Why No One's Going To Timbuktu These Days
Tourism, the livelihood of hundreds of thousands of people in the West African country of Mali, has ground to a halt. Since the coup in March and the subsequent occupation of the north by militants linked to al-Qaida, Mali has virtually become a no-go zone for visitors. The impact on the economy and people's lives is profound.
In the historic city of Segou, about 150 miles north of the capital, Bamako, the effects are obvious.
On a recent day, the engine of the brightly painted pinasse, a wooden boat handcrafted with a swooping wicker canopy, slowly starts up.
Modibo Ballo has taken tourists out on the wide, stretching Niger River for more than 12 years, showing them attractions such as pottery and fishing villages, the tomb of the king of Segou and the city's first mosque.
Segou is the capital of the ancient Bambara kingdom — and the start of the tourism trail in Mali.
From here, tourists can travel down the river through the arid lands of Mali to Mopti and Gao, finally reaching the magical and historic region of Timbuktu.
But on this day, the boatman doesn't have a single tourist. It was the same story the day before. Ballo says the last time he had a big group of tourists was in February.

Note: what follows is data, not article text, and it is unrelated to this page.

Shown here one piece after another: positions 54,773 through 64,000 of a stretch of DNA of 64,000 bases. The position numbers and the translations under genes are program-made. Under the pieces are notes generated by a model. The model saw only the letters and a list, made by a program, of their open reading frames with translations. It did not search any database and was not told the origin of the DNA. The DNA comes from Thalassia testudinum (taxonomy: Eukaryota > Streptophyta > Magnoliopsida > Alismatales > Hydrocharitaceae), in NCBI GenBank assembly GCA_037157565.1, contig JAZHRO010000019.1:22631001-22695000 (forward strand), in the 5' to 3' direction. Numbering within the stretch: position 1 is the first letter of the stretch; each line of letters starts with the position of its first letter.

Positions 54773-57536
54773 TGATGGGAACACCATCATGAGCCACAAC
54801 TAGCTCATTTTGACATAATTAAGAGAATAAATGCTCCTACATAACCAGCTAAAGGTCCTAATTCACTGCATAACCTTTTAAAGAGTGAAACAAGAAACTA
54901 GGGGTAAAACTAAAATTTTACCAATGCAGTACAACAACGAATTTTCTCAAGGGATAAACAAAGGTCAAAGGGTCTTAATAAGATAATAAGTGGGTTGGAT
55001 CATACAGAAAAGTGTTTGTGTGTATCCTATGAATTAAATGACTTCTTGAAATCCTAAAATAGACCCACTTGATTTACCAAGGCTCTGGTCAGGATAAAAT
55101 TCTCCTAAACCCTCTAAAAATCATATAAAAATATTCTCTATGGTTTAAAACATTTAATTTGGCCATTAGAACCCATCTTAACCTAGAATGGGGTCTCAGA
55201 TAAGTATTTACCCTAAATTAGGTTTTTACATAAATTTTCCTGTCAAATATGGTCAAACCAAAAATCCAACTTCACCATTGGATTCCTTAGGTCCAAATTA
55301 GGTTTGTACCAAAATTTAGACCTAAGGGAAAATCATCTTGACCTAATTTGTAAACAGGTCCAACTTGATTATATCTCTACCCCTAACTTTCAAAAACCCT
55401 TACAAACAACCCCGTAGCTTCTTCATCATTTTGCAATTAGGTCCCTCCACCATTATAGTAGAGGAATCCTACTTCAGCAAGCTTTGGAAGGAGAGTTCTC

The story repeats itself all over Segou. Hotels are laying off staff or closing down altogether. Boutique riverside restaurants are empty, and the tourist guides and craft sellers sit around drinking green tea — with little do to.
"So, really, this crisis, I don't know what to say, but we are suffering, that's 100 percent sure," Ballo says. "Because our job is tourism, and if there is no tourism we don't know anything to do."
Tourism is Mali's third-biggest revenue generator. Nearly 170,000 people visited the country last year, each spending more than $100 a day.
But in the first half of 2012, there were only about 7,000 visitors — a huge blow to the economy.
"If you compare this period to the past, it's the opening of the season and there should be lots and lots of tourists in all the towns in Mali in all directions," says Ousmane Ag Rhissa, Mali's minister of handicrafts and tourism. "If we do compare, it is true there is not one single tourist now."
In Bamako, Mali's capital, only two of Dalla Sininta's four tailors have come to work on a recent day: There isn't enough work for the others. It's the wedding season, usually the busiest time of year for clothing stores like this one.
It's not just people working in the tourism sector who face hard times. With less money circulating around the country, there is less for people to spend — meaning fewer profits for businesswomen like Dalla.
"The customers don't come because of the lack of money," she says. "People don't have money. The country is not working."
The carpenter's workshop behind Dalla's store has shut down, laying off 18 of its 20 workers.
The small money-changing kiosk up the road is struggling to find tourists with the much-needed foreign currency. Everyone is beginning to feel the pinch.
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